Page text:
In Adams v Lindsell (1818), the defendant wrote to the plaintiff offering to sell wool. The defendant misdirected the letter and there was a delay in the letter reaching the plaintiff. The defendant thinking that the plaintiff was no longer interested sold the wool to someone else. The plaintiff sued for a breach of contact.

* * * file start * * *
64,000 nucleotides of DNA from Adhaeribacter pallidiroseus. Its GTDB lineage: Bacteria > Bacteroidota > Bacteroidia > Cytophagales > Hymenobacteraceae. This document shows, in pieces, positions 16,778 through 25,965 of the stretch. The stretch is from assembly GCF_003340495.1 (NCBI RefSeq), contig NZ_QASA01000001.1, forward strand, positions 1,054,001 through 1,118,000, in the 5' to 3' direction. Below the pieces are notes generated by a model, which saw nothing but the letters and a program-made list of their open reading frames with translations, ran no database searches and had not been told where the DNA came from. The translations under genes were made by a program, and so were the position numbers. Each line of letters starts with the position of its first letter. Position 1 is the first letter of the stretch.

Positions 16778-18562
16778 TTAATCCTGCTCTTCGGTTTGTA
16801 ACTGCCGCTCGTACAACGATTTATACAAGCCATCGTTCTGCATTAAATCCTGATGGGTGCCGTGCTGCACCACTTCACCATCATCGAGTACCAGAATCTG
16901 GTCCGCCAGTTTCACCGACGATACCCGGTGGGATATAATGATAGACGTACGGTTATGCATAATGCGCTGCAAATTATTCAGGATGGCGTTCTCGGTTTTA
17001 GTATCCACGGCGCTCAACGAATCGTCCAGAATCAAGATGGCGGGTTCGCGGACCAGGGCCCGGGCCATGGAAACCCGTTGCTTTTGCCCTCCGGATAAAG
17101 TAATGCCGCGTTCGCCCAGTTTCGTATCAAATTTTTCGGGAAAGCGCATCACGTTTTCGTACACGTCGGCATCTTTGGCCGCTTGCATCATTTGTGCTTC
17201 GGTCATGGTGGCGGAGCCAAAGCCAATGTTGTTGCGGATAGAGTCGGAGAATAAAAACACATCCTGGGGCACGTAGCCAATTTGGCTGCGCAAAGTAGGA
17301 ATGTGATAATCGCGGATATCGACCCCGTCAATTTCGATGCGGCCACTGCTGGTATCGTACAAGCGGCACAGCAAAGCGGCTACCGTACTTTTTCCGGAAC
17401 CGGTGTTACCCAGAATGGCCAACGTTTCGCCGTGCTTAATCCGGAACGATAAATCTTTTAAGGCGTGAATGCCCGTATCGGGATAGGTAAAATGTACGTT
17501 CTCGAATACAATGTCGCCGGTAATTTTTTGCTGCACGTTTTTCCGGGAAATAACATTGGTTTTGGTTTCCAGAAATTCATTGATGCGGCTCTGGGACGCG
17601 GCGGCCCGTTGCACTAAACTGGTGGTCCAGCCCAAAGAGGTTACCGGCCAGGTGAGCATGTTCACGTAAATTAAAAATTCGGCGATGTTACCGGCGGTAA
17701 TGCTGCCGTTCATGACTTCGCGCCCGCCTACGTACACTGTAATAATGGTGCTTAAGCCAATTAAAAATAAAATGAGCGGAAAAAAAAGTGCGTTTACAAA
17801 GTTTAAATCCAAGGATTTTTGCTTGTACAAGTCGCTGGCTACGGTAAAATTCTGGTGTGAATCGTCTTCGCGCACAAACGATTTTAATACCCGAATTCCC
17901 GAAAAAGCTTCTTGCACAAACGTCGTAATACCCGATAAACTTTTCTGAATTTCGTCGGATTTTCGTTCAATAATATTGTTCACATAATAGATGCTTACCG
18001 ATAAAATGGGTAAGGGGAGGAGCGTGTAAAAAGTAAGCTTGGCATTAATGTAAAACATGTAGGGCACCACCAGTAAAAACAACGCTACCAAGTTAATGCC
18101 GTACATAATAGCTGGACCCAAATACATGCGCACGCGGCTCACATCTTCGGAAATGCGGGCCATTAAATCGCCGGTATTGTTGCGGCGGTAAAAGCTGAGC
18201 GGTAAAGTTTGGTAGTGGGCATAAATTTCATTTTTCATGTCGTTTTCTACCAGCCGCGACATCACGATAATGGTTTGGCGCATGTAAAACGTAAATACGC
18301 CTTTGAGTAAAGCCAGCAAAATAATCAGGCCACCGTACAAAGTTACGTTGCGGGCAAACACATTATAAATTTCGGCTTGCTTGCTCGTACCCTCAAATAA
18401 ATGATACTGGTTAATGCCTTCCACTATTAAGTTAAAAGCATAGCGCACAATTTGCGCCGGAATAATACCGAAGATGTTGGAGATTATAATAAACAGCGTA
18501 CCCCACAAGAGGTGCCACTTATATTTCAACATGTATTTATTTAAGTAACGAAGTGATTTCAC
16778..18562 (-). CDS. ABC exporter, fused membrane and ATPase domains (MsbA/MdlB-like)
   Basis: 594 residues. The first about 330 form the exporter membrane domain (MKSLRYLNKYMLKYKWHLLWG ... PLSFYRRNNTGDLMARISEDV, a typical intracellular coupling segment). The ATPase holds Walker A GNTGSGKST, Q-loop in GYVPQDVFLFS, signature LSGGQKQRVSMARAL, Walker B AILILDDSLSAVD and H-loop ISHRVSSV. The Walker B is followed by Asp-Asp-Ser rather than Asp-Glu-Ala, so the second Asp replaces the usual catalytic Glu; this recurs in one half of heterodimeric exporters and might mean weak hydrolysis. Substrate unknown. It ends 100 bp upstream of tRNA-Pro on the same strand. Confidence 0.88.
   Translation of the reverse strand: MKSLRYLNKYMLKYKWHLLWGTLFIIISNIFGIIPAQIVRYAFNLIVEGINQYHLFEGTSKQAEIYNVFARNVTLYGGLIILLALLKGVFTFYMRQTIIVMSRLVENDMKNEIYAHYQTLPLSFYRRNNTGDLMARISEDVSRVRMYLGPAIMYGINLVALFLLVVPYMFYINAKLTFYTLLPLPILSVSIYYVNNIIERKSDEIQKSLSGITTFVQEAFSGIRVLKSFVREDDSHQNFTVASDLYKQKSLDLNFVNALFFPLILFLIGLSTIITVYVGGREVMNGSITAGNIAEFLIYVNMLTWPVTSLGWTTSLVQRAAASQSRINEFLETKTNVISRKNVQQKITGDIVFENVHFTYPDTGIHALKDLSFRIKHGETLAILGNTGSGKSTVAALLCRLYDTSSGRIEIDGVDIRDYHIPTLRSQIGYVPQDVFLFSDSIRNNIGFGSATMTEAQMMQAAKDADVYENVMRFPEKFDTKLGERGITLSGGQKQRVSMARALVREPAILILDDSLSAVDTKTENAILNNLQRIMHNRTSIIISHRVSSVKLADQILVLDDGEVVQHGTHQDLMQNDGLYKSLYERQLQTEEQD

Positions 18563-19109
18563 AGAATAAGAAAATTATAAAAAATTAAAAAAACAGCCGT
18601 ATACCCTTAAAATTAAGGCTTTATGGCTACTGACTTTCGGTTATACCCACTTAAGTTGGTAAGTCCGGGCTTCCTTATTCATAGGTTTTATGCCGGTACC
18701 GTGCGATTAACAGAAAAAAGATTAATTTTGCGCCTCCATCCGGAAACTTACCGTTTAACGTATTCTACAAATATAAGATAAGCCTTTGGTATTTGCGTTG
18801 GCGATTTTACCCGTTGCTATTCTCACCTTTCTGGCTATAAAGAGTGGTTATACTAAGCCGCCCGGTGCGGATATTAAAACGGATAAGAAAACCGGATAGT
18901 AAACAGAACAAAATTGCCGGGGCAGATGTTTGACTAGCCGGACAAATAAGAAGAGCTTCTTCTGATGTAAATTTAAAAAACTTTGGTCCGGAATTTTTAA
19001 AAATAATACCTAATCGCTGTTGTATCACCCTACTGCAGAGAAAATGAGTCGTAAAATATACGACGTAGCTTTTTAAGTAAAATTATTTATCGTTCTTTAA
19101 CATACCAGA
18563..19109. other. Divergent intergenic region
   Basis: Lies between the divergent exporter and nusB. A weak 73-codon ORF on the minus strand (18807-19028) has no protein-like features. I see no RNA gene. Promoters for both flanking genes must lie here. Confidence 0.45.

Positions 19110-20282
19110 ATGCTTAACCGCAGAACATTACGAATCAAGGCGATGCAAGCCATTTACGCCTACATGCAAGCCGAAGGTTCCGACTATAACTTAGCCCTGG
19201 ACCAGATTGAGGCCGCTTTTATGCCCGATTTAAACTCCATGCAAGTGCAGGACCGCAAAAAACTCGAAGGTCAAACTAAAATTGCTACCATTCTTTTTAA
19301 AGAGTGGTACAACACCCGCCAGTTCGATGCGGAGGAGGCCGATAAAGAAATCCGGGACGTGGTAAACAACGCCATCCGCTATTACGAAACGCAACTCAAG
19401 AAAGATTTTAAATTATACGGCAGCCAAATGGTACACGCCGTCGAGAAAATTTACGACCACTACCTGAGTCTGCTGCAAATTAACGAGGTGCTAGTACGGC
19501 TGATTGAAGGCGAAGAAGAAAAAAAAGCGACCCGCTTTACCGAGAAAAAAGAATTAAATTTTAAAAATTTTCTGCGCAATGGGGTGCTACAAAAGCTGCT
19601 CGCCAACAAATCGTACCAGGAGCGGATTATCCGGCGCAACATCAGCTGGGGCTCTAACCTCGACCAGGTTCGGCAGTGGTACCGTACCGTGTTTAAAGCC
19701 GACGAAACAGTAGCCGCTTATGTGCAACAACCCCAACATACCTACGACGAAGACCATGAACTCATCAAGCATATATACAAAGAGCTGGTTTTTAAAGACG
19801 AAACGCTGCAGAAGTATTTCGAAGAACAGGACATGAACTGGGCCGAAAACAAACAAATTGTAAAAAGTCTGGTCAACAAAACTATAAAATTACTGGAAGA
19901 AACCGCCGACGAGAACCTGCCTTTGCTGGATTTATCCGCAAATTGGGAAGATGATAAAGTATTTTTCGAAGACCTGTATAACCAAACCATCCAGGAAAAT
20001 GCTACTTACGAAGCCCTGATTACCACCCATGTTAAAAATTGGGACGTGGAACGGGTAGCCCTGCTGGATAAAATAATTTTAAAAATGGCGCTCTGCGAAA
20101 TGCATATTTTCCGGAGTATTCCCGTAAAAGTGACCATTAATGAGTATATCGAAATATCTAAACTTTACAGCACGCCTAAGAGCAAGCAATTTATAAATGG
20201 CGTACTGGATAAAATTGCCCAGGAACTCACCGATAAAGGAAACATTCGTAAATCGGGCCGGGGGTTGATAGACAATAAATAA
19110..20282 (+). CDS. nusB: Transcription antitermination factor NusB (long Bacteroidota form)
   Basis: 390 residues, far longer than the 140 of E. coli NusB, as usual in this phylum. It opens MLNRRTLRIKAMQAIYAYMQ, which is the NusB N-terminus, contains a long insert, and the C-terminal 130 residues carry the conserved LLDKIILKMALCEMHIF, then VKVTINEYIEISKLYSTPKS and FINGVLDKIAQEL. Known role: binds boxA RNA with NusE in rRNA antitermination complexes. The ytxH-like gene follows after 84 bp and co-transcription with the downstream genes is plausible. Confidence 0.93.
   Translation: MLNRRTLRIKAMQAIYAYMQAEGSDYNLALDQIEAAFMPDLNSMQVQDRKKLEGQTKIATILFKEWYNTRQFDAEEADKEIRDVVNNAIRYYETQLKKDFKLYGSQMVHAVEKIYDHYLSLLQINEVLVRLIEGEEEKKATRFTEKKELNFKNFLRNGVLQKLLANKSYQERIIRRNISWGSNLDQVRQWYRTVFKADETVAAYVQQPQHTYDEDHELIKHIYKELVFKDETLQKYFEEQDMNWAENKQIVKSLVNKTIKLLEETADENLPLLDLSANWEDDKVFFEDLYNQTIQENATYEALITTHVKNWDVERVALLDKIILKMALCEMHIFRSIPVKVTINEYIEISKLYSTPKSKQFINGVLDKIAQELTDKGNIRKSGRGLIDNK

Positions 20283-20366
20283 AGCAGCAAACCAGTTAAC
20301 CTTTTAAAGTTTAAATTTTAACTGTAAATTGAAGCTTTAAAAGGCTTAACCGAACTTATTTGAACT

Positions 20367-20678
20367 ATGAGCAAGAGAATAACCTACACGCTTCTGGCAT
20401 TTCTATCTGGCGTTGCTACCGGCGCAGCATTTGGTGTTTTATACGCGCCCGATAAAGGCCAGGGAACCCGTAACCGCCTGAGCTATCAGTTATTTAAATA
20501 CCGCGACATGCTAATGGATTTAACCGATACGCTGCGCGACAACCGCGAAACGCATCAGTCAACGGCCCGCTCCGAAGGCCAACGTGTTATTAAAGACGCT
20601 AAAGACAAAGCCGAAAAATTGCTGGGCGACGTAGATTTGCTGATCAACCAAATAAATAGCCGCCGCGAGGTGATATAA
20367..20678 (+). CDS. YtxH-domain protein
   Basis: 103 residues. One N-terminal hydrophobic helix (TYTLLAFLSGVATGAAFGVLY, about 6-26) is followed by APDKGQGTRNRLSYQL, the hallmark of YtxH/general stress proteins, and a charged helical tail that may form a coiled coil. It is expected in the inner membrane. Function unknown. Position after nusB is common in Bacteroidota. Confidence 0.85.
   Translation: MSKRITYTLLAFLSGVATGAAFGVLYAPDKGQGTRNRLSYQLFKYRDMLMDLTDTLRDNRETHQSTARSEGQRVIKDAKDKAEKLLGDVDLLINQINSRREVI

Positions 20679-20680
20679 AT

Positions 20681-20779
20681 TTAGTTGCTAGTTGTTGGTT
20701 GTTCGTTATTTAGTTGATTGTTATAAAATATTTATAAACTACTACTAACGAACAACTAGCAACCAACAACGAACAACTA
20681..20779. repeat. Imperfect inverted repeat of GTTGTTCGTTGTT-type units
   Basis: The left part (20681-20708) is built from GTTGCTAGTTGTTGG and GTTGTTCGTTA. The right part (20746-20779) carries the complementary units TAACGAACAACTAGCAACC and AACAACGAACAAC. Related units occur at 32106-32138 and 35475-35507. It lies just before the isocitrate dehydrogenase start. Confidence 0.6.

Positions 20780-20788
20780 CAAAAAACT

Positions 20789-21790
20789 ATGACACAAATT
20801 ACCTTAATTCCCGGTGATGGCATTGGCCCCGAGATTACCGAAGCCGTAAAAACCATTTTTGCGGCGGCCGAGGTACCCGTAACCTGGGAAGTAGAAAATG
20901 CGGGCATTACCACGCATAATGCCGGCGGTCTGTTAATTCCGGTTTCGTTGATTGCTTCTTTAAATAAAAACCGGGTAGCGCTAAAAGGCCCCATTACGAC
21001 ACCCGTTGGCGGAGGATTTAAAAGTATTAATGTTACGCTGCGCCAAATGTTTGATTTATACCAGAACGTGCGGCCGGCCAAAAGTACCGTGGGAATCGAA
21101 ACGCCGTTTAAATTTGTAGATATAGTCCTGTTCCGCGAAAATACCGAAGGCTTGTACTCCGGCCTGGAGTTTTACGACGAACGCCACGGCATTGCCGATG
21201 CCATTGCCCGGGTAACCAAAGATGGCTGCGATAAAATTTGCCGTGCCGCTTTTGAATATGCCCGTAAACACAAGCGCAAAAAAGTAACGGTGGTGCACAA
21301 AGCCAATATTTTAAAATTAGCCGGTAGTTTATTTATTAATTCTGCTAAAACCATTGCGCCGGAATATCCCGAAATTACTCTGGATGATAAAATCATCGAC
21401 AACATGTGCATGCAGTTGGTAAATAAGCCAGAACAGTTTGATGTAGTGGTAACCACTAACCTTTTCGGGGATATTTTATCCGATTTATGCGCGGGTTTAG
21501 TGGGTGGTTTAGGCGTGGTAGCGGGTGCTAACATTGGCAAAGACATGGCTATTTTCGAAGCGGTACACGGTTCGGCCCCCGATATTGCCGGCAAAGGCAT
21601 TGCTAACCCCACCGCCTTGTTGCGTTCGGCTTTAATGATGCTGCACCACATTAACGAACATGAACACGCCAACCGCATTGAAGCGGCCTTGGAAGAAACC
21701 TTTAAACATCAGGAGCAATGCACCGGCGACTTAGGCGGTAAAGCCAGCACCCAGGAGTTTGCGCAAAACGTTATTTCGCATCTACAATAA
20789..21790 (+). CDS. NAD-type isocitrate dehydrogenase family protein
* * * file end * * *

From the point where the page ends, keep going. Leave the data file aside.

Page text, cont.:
The plaintiff was successful. In instances of posting the acceptance, the acceptance is deemed to have taken place as soon as the letter is posted. This rule is known as the postal rule and it is an exception to the requirement that, acceptance must be communicated to the offeror, though it might place the offeror at a disadvantage.
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